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The Great National Calamity

The Great National Calamity image
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Friday of last week, tho anniversaryfl day of túe capturo frt Fort Sumptm-S and the inauguration of the damnables! rebellion, and tho day of the restorationp .ij? the good Old. Flag to that Fort ini Ch&rlcstQU. barbor, pretaging tho tri-Sg iimpu of our canse aud approaohiugjl poacé, was a gsili day throughout theg üation. But it was not to close inlj jpoace, and while tho r.otes of joj' wcreB lieard iu every city, and villagc, and ■hamlet ia the land, the iouleet deed ever iporpetratod in our history, if not in th-'B Ihislory of al tho natinpa of earth, was l'Miacted at Washiugtim, shrouding tho ïualion id gloom, and slriking terror to lovery beurt. On that evening Presi■dont Lincoln, the choseu head of this Igreat pcople, was assassioated at the ■capital of iho nation, and with tho üawn lof Saturday morning the lightning of Ihoaveu was repeatiug the sad tale fiorn ■the Atlantic to the Pacific. Uut our pen is inadequate to speak ithe feïlings whieh overpower ua, andH jwe, therefore, adopt the following, fromH l:he New York World, of Monday morn-S ■mg, coufident that it will meet a res H iponse in the heart of every patriótica ■American citizen : " Butyesterday the nation was at thoH ■heiglit of jiyful oxultation over the de-g Scisive victories which seemed to promiseg Bpoace and a restored Union to a long-1 ■suft'ering people. 1 "Today every loyal heart must siifl nfer the terrible shock, and swell willig ■overburdeniug grief at tbe calatnityl ■ srhich has been permitted to befall usi lm tbo asnassination of the Chief Magis-i ■trate. 1 " The flags that fiaunted their glitter-i ■ing colors in the sunshine of yesterday, ■and bespoke the reeatablished supre 1 Hjjacy of tho governmeut, to-day mustl ■hang suspended at half-mast, for itsE 9i;hosen chief lies low in death. ffll , i ril I 11 n m B " 1 no splendnr oí our tnumph usa obbed of half its luster. Ib is a deeperj oas thanif our first soldier had fallón )y a hosttlc bullet, as tho gallant Sudo vick fel] ; more than if an army had Deriwhed in the shock of battle. Por it s tho oointuandor iu-chief of our armies ind navios who has fallen ; aud he has 'allon, not by tbe natural course of dis jase, nor in the acoepted peril of war, l)ut by the íaul stroke of some unknown issassin. " Our hií'tory has no payallel to this. Suoh grief as ours to-day is now to this nation's hoart. Olher Iresidents have died while holding the same high plaoe - Haerison and Taïlor ; but both died in tho ordinary course of nature, ana the nation's grief then had no such pang in it as this which is now given by the shot of an assassin. " The cry of the murderer as he leapl ed iroua the President's box and ranl ;icros8 the stage, "sic scmper tyrannis," betrays no maduian's fienzy. The plot included the murder oi Secretary] ISeward ako, and a!l the ciroumstances show that the same political fury aDd hate which lit the flumes of the great rubellion nspired these heüish doeds and by so much as these detraot from the splendor of our tnumph in its uttor aubjugation; by so much do they brand [wiih a deeper and more damning infarny its plotters, its leaders, its abettors, its aympathisers, its oharacter in impartial history. " Let every city, town, and streot and lano and house and farm of the wholt North become to-day but the wards ol an inihute prison to shut in and secure the villains who have done this thing II iet every man be an officer of the law to eearch them out and bring them to auiumary ar,d condign justice. The ehinery of governmont has already been set in motion ; but let there be no es cape for them if that should fail. " Into what proportions this calamity] will yet develop, no human eye can nowj foresee. lts efiect pon the politicall futuro of the nation will, at Iea3t, notj be Buch as wlien a dyuaty is over tlirown. Our laws-provide far the suc uession to such remote degreea that oven assassination oaunot leave the natioa without a visible iertder and head. " Andhkw Johnson today becomos the Prcsidmit of Unitsd ötatea, and Ithe chief politioal conseq.uenoos wliich Iwill follow from this tragedy will be Imainly such as bis personal character and politiual opinions, ospecjally on the subject f rooanstruotion, shall datermine. 5 Qoi give him wisdom to discharge worlhüy. tkü duties of his great office.1' L-L" Mobile has been eapturedl with large number of prisoaerf , gwia ,1 &c, bat so intense has beeu the excite,! ment over tho tragedy at Washington,! that uo has bad tiaie to rejpice. Zfër President Lincoln died sur-l rounded by liis Cabinut, all but iSecre-1 tary Sewajip, and otbox piocmnent] friends. Ha was unconscious from the! time hu was shot. The duathbcd sconoj i dcfitfibeii as vtsry aö'ectiug.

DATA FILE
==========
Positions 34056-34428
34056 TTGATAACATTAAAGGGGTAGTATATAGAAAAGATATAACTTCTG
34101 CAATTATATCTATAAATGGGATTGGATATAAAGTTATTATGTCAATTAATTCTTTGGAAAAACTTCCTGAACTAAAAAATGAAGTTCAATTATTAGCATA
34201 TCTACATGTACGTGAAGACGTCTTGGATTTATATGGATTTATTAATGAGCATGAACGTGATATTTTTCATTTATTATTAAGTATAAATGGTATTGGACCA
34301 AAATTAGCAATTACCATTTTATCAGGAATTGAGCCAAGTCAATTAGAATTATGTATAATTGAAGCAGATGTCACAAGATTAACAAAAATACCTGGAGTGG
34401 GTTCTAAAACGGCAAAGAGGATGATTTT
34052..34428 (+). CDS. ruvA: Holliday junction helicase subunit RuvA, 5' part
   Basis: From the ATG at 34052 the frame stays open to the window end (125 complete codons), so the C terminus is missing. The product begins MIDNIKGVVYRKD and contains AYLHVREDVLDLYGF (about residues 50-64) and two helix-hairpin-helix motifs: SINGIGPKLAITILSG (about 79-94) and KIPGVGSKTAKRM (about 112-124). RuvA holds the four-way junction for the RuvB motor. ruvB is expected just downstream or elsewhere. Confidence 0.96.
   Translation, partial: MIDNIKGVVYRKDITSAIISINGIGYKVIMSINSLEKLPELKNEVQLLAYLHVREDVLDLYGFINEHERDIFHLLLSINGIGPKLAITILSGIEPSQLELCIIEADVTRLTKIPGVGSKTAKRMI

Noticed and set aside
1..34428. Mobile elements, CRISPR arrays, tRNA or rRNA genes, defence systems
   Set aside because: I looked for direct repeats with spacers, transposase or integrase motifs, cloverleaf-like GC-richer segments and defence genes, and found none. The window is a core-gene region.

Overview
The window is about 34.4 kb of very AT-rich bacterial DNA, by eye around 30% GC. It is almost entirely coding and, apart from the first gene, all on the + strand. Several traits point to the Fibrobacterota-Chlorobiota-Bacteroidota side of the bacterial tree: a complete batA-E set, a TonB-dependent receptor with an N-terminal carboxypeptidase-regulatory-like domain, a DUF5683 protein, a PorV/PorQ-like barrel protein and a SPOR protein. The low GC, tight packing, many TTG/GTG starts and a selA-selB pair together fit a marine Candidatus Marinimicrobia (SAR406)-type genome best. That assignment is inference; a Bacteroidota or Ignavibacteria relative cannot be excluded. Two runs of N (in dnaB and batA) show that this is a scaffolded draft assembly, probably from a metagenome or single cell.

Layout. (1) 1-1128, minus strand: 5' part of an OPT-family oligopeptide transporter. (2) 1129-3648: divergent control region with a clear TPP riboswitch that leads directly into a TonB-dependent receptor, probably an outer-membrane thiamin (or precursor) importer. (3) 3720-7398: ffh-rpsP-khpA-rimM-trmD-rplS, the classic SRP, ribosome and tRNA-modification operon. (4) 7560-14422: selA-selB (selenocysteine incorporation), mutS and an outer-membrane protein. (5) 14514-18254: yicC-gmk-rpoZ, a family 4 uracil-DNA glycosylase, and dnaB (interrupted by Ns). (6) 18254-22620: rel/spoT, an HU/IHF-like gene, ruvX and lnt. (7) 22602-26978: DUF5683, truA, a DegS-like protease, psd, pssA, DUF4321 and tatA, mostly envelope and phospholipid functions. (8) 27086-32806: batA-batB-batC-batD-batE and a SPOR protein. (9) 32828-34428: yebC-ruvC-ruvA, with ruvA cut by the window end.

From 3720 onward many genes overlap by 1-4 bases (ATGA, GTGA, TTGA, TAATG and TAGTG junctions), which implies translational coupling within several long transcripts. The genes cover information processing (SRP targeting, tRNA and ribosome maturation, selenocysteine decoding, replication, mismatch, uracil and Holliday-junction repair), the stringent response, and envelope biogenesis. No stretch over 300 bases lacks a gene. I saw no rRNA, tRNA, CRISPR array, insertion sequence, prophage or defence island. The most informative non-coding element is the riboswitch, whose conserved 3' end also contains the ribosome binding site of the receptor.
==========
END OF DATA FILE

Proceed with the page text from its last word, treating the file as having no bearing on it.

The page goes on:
Old News
Michigan Argus